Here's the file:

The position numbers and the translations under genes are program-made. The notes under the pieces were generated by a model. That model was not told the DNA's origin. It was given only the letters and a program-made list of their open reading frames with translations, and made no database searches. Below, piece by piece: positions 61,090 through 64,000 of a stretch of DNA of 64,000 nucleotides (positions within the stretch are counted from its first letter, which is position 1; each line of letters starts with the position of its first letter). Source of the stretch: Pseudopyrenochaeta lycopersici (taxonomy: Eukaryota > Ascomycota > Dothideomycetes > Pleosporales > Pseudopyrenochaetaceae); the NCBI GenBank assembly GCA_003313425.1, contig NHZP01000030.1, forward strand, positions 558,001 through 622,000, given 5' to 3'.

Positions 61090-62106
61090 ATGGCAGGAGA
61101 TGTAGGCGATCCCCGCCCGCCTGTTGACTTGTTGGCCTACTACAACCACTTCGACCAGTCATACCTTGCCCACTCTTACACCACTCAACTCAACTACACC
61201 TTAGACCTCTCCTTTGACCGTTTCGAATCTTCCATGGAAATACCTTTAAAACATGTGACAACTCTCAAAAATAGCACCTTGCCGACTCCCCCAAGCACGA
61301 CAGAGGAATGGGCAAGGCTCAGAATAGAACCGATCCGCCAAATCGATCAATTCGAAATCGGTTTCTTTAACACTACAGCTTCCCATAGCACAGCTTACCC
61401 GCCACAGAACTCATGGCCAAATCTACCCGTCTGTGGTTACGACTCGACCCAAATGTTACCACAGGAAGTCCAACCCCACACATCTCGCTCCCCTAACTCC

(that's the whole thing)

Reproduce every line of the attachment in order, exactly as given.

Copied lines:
The position numbers and the translations under genes are program-made. The notes under the pieces were generated by a model. That model was not told the DNA's origin. It was given only the letters and a program-made list of their open reading frames with translations, and made no database searches. Below, piece by piece: positions 61,090 through 64,000 of a stretch of DNA of 64,000 nucleotides (positions within the stretch are counted from its first letter, which is position 1; each line of letters starts with the position of its first letter). Source of the stretch: Pseudopyrenochaeta lycopersici (taxonomy: Eukaryota > Ascomycota > Dothideomycetes > Pleosporales > Pseudopyrenochaetaceae); the NCBI GenBank assembly GCA_003313425.1, contig NHZP01000030.1, forward strand, positions 558,001 through 622,000, given 5' to 3'.

Positions 61090-62106
61090 ATGGCAGGAGA
61101 TGTAGGCGATCCCCGCCCGCCTGTTGACTTGTTGGCCTACTACAACCACTTCGACCAGTCATACCTTGCCCACTCTTACACCACTCAACTCAACTACACC
61201 TTAGACCTCTCCTTTGACCGTTTCGAATCTTCCATGGAAATACCTTTAAAACATGTGACAACTCTCAAAAATAGCACCTTGCCGACTCCCCCAAGCACGA
61301 CAGAGGAATGGGCAAGGCTCAGAATAGAACCGATCCGCCAAATCGATCAATTCGAAATCGGTTTCTTTAACACTACAGCTTCCCATAGCACAGCTTACCC
61401 GCCACAGAACTCATGGCCAAATCTACCCGTCTGTGGTTACGACTCGACCCAAATGTTACCACAGGAAGTCCAACCCCACACATCTCGCTCCCCTAACTCC